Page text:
And finally, after all of that (and, oh, I forgot all my needlebooks, I used to have none and now I have three!), there’s just one more heap of crap to go through.

Assorted Embroidery Stuff

All of this was in a plastic bin in my sewing room, under various heaps of fabric, also unsorted, and some unfinished quilting projects. The Wool and Hoop stuff, top left, is actually a finished project – well, the project is long gone in the mail – and just the thread scraps left from that. I should really get rid of all of it (except for the threads – I might use them someday). Below that is a collection of threads I bought for a project I haven’t quite got around to yet, which comes from New Crewel: The Motif Collection by Katherine Shaughnessy. (Seriously! So many projects! I SWORE I wasn’t going to collected so many Works-in-progress with stitching as I’ve got with quilting!) All the stuff on the right belongs to the same project, a needlebook with birds on it that I’ve never finished. I was doing the class at Mary Corbet’s Needle ‘N Thread, but crapped out when I had problems with the second bird.

You can’t really see it, but the stitch is on one of my sets of Evertite frames, which are FANTASTIC. The yellow t-bar tool on top of the stitch is what you use to tighten the frame (and create the tension). There is a needle threaded through the project at the very bottom right corner of the stitch, but all the rest of the needles for the project are in some luscious, lovely wool felt inside the bag on the right.

I should really make a plan to finish all these projects, maybe work on consolidating some of these tools into just one place…

I think the big lesson here is that
1. I talk too much – what a ridiculously long entry!
1. I don’t really have a tool-kit, so much as a tool-dumping ground and a tool–or-three-for-every project

My god, how do I generate so many unfinished projects? How do I generate so many piles of crap? Why can’t I bring my super-organized work-self home with me? It’s ridiculous! Maybe I need to be on the clock to ‘waste’ time on organizing. Maybe I should charge myself $25 an hour to organize and donate the money to charity, so that the longer it takes to get things in order, the more it’ll cost me. (Of course, I’d need someone to make me be accountable…) Hmm, thoughts…


WIP Wednesday: Tulip stitch

WIP: Tulip stitch

This little tulip project comes from Thistle Threads. The pattern can be downloaded there for free, but I also bought the kit which comes with 34-count linen and Au Ver a Soie’s Soie d’Alger threads. So lovely!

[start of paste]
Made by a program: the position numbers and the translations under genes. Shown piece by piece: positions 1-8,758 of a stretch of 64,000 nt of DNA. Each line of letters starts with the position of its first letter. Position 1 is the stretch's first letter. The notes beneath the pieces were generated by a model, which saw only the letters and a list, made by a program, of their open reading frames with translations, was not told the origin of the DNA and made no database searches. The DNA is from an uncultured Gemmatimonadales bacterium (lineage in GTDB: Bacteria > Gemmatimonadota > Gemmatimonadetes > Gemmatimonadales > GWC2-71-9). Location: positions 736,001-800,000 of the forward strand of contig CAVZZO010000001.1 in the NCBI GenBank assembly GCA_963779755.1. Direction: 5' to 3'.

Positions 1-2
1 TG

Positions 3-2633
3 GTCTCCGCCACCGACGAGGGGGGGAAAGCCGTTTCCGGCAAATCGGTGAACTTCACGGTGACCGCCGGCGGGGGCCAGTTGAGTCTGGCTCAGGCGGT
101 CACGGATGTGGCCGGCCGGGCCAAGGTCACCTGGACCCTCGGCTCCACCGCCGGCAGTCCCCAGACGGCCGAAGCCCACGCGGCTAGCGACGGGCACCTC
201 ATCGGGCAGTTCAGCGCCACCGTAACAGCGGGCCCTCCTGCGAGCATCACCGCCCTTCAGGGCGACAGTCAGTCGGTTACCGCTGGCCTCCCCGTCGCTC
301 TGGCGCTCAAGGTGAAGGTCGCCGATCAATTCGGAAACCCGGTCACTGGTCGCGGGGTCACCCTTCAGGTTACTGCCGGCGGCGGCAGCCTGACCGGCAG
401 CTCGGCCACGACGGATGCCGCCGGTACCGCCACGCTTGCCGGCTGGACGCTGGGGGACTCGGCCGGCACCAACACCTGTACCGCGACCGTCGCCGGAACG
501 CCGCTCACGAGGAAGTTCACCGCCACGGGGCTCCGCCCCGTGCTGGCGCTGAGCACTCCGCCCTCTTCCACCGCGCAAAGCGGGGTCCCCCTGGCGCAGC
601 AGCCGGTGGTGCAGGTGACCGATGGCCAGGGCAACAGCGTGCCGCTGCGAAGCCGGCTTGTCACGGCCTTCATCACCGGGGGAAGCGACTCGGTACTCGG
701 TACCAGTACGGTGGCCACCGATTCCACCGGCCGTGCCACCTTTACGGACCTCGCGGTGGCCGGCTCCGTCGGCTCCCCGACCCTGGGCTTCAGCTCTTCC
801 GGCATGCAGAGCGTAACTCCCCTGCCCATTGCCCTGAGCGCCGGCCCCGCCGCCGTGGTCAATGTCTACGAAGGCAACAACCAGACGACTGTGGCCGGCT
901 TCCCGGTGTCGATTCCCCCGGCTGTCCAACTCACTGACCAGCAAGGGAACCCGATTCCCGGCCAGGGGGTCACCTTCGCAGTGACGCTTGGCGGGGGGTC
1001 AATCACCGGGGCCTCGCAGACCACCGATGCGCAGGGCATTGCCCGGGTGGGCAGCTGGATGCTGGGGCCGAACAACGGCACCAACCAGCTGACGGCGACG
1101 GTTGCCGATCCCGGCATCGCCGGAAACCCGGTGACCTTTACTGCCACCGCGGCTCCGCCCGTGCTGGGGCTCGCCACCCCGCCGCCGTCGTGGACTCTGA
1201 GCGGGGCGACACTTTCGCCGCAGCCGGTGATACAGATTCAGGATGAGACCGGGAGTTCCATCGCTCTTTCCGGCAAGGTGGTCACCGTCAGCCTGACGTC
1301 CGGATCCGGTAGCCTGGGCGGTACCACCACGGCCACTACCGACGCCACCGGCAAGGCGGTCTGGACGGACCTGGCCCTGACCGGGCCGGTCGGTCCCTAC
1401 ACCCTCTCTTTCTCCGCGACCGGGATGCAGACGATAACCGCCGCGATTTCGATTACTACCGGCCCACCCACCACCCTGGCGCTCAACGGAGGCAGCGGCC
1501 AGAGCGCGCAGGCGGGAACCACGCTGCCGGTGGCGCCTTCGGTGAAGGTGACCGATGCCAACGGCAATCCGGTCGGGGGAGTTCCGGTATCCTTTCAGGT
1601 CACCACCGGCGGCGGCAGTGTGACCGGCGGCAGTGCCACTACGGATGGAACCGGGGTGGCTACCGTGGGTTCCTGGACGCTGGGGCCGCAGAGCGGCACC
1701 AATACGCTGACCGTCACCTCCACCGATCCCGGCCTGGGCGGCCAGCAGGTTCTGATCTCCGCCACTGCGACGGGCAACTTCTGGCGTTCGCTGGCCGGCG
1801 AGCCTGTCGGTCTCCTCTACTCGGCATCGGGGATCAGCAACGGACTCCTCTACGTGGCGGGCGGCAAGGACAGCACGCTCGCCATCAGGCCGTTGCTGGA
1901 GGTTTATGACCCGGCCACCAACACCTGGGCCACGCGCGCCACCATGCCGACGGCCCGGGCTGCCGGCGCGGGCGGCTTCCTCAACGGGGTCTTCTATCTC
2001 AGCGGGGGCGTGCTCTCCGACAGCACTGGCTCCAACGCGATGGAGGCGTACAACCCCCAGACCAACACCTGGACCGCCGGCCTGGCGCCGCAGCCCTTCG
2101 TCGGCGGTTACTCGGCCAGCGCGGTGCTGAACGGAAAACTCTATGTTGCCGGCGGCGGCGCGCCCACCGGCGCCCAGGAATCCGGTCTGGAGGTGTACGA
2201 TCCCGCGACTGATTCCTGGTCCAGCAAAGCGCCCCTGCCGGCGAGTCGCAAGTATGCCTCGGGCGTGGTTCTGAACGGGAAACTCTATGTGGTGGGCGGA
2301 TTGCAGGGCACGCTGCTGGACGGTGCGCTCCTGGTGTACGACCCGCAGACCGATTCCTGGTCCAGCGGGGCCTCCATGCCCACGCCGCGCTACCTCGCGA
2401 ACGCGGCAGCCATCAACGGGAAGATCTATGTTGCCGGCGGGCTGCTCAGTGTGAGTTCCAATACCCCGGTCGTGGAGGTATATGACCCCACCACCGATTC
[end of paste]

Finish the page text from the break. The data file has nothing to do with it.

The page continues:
I’ve been working on it since I took the photograph and all the dark green is done now, so it’s just that one lonely leaf that’s left to finish. And I want to fix the red on the main petal – I lost a stitch or two in there somewhere and the vein isn’t quite right.

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TTMT 85: Stitchy McStitcherson

In which I show off the last two quilt blocks I made for my Livejournal Birthday Blocks group, as well as two stitching projects I’m working on, an alphabet sampler and a tiny little tulip done in tent stitch.

All my Birthday Blocks blocks for 2012 can be seen here.

The Daisychain ABC Sampler came from Posie Rosy Little Things. (If you’re interested in making your own, you can buy the PDF, the preprinted fabric, and the Appleton Crewel wools to make a kit for yourself or any of the three that you need. The PDF has DMC conversions, if you’d rather stitch with embroidery floss.)

The Tulip kit can be purchased from Thistle Threads for a limited time (basically until they run out of kits, I think), though the pattern can be found for free at any time. A portion of the purchase price is donated to the MET Ratti Center, which is a textile museum (well, I don’t know if they have a museum proper, but they collect, study, and store textiles to preserve them and learn from them). The kit has the most lovely supplies – lovely 34-count linen and Au Ver a Soie’s Soie d’Alger silk threads – and you can buy a finishing kit to turn it into a tiny pillow or pincushion.